BLOEMFONTEIN – Forty-nine-year blind vagrant, Jeremiah Staat, is a common site at the northern entrance to Bloem Plaza. Many residents of Bloemfontein pass him by without giving so much as a hoot as to how the man actually ended up in this situation, where he has to rely on the generous for his survival. Every morning he commutes to town to place himself at the mercy of people visiting Bloem Plaza mall. Having been born with full sight, Staat lost his ability to see 23 years ago when he was involved in an accident that left one of his sensory nerves damaged.
“The doctors did everything they could to help me, but my case was and still is very complicated. If they tried to undo the nerve damage, there were going to be complications of brain damage and there was also no guarantee of me fully regaining my sight,” he explained. Staat mentioned that he is still able to do everything he used to do, the only difference now being that he is blind. In 1986, he went to Bartimea School for the Deaf and Blind and after finishing his studies, he decided to sing in the streets for money. Staat’s case is not an isolated one as several other disabled people are a common feature especially in the country’s towns. Some have been disowned by relatives and spouses leaving them at the mercy of strangers who drop a few coins into their begging bowls once in a while.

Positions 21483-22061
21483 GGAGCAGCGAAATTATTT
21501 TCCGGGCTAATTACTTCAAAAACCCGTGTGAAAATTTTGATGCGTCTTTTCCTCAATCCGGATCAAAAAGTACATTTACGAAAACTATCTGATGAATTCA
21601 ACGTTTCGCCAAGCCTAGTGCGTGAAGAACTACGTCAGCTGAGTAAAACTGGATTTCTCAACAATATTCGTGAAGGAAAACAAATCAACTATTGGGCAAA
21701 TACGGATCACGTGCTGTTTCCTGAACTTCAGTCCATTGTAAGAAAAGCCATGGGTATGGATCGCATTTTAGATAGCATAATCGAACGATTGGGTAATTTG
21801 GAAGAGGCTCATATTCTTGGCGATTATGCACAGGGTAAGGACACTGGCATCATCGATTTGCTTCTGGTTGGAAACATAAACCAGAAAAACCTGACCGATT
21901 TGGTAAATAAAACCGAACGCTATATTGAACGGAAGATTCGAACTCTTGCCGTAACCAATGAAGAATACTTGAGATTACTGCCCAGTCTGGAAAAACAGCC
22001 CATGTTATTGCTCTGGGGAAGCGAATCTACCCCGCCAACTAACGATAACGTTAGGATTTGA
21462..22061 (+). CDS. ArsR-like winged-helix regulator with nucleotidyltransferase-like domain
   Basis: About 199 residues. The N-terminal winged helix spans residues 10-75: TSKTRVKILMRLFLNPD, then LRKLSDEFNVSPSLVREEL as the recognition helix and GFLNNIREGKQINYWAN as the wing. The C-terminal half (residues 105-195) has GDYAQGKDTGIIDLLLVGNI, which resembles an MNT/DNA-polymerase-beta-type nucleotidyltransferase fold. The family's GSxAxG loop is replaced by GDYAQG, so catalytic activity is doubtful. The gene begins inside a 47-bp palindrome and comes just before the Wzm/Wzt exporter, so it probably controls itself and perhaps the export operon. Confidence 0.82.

World Disability Month will this year be commemorated from 3 November and will go on until 3 December. Jane Rametse, an auxiliary worker at the Society for the Blind in Bloemfontein, does home visits and counselling, amongst other things.The society works with hospitals and local clinics to deal with partially or completely blind citizens. Rametse runs a support group under the society called Aganang Support Group which seeks to deal with daily adversities that those with visual impairments face. “To work with people with disabilities requires patience. The most rewarding thing for me is being able to help someone who comes to our society defeated and ending up being able to help themselves accept their situation,” said Rameste. Disability Manager in the Department of Social Development, Matu Mohale, said a lot of activities have been lined up for the Disability Month. “We will be doing door-to-door campaigns and summits and hope to change the lives of those who need assistance,” explained Matu Mohale.